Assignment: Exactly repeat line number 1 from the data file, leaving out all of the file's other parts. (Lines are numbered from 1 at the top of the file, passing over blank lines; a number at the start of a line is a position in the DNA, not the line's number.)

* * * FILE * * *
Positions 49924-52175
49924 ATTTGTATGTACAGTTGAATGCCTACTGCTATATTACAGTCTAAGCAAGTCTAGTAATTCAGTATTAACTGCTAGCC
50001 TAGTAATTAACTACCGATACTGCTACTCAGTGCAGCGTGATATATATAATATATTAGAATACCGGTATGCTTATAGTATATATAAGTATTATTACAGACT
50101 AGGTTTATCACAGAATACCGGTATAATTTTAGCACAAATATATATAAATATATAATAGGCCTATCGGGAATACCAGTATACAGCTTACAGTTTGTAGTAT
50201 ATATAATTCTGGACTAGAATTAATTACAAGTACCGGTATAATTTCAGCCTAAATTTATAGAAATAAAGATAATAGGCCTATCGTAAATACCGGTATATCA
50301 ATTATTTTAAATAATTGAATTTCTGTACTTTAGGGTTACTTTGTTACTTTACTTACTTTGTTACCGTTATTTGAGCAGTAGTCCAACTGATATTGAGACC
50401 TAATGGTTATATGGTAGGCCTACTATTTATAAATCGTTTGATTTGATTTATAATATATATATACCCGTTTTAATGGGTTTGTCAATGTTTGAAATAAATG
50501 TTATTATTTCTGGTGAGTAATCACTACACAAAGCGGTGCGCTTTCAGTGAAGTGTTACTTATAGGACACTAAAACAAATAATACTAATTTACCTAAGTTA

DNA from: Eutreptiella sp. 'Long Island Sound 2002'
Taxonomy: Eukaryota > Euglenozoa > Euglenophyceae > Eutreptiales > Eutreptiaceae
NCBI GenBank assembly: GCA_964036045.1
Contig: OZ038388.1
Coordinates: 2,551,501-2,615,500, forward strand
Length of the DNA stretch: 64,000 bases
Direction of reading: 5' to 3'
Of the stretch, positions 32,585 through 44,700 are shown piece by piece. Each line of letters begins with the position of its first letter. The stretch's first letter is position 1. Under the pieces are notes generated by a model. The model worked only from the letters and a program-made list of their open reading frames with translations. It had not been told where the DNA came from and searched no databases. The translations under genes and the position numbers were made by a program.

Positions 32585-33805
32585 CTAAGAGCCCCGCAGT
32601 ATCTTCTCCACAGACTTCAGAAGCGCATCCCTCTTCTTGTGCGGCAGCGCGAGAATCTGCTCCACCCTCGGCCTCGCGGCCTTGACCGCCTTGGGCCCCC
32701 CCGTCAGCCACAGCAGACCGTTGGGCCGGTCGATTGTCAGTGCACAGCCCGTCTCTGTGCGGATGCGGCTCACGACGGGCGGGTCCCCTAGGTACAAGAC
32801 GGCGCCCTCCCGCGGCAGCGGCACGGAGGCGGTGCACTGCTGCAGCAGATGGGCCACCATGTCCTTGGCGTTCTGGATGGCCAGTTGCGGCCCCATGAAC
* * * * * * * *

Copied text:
Positions 49924-52175